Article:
Custom glasses for charity?
September 13, 2014 2:05 PM   Subscribe

My vision plan is flooding me with eyeglasses. Can I get creative with donating glasses to charity?

I have a vision plan that allows me two sets of frames and lenses a year, plus a pair of "computer glasses", whatever those are. My prescription hasn't changed in over a decade, and as much as I like having backups, I've got glasses just everywhere now.

Obviously I could get new glasses every year, and donate the old ones, or even the new ones, to charity. But I started thinking, how many people are going to need my exact prescription, with one eye slightly stronger than the other? What prescriptions, for that matter, do people of limited means need? Can I, in fact, have my spare pair of glasses custom-made for charity?

This has raised a number of additional questions, not the least of which is "is this insurance fraud?" I'm not sure what the difference is between having glasses made to my prescription and donating them and having them made to some other prescription and donating them, though if this is a Bad Idea then I'm ok with being shot down. Also, if this is workable, how do I find out who (in Oregon) to go through? And what else am I not thinking of?
posted by darksasami to Grab Bag (6 answers total)
I think getting new glasses every year and donating the old ones is probably your best bet, as, in the US at least, it's usually the frames that are the exorbitantly expensive aspect of getting glasses. Presumably if there's a nonprofit that accepts donations of gently used eyeglasses, it's the frames they want, not the lenses.

Googling "donate eyeglasses nonprofit" produced a number of results where it's implied that it is indeed the frames that are wanted, not the lenses necessarily.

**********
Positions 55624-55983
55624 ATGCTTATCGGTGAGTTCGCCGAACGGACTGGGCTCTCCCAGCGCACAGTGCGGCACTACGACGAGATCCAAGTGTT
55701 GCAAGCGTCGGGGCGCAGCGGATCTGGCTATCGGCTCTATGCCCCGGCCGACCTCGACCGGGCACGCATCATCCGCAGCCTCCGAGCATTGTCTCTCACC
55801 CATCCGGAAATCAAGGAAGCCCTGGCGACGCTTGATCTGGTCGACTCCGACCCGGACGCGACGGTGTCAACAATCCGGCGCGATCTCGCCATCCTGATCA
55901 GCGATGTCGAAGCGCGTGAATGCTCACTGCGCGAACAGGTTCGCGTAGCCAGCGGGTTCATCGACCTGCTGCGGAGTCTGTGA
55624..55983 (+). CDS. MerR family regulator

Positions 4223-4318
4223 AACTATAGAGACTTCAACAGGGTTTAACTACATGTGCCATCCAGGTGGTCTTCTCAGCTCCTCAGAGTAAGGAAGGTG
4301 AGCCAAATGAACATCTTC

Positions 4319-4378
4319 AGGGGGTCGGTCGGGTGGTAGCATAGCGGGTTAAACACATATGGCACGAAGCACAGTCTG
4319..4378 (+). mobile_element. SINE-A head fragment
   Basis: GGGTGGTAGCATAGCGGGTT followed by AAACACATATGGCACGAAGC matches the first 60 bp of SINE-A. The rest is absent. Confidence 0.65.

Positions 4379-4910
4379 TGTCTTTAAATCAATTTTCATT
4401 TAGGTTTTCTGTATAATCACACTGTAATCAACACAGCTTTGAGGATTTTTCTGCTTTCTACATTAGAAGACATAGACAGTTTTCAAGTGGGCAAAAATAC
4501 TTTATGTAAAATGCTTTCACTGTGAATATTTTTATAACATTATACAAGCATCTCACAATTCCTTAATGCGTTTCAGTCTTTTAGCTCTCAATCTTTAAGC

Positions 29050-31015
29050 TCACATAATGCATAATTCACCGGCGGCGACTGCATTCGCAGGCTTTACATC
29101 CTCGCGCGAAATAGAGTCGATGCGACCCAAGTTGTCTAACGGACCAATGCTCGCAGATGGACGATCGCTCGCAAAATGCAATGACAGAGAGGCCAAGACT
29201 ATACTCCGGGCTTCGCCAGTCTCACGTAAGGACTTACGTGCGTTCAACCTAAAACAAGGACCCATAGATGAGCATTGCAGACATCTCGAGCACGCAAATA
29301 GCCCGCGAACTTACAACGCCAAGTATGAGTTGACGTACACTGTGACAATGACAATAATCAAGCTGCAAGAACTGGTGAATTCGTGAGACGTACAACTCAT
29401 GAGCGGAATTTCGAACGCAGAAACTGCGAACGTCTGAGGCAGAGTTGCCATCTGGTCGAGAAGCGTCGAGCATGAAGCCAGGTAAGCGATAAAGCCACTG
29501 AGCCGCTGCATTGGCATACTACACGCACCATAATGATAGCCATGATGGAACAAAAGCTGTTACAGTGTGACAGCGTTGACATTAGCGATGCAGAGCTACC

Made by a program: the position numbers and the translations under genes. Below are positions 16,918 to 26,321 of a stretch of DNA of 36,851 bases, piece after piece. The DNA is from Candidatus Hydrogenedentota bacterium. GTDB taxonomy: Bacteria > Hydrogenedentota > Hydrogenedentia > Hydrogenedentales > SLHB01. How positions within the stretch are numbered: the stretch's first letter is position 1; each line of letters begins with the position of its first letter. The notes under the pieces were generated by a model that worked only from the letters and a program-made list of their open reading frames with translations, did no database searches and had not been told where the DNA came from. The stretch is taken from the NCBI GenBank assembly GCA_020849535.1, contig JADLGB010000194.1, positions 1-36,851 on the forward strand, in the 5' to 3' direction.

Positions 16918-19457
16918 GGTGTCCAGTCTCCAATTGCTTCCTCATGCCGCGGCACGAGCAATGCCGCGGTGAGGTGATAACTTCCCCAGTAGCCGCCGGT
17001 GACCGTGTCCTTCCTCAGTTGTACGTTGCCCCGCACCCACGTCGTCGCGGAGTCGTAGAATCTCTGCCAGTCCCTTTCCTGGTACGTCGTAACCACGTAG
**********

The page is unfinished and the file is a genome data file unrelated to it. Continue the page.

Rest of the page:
posted by Sara C. at 2:19 PM on September 13, 2014

I know that the Lions Club accepts donations.

I'm not familiar with the science of eyeglass prescriptions, but I once assisted an ophthalmologist on a medical missions trip to Mexico. The hundreds of glasses we took with us from the Lions Club were separated into several bags according to only two measurements (I forget what they were), say X and Y. After he measured a person's vision, he asked me for a pair from the, e.g., X=3 and Y=1 bag. That was enough to make a huge difference to the person with blurry vision.
posted by davcoo at 2:25 PM on September 13, 2014 [1 favorite]

I'm sure that health insurance companies can't stand to pay for things they deem "not medically necessary" and getting one pair of glasses with one prescription and one pair in another might raise that flag.

This might be fraud if there's any language in your vision insurance policy that mentions who is entitled to receive services/benefits under the policy (i.e., who is considered a covered person). In short, don't violate the terms of your policy (which none of us can really read).
posted by Brian Puccio at 2:43 PM on September 13, 2014

Are you sure that if you want to do the most good, you wouldn't be better off canceling the vision portion of your insurance and straight up donating that money instead?

I ask because I've never seen a vision plan that makes financial sense for an individual (not a family) with vision that is not so horribly impaired that it requires an obscure prescription. For the cost of the most recent eye plan I was offered, I could get an eye exam and maybe 5 pairs of glasses online every year for the same price - $15/mo.

But I fully allow that the plans I have seen may have been outliers, or your company passes far less of those costs on to you. Just wanted to make sure you've checked!
posted by lesli212 at 2:48 PM on September 13, 2014 [3 favorites]

Shooting your bad idea down, here. Donate the ones that you already have and don't want to your local Lions Club. Only get ones when you need them. Just because insurance will pay for something doesn't mean that you have to get it.
posted by myselfasme at 9:51 PM on September 13, 2014

Agreeing with the comments that this isn't the best way to help. The middlemen in this situation are the insurance company and the folks making the prescription lenses. Why make a rich person richer when you are trying to support the poor?
posted by oceanjesse at 6:43 AM on September 14, 2014

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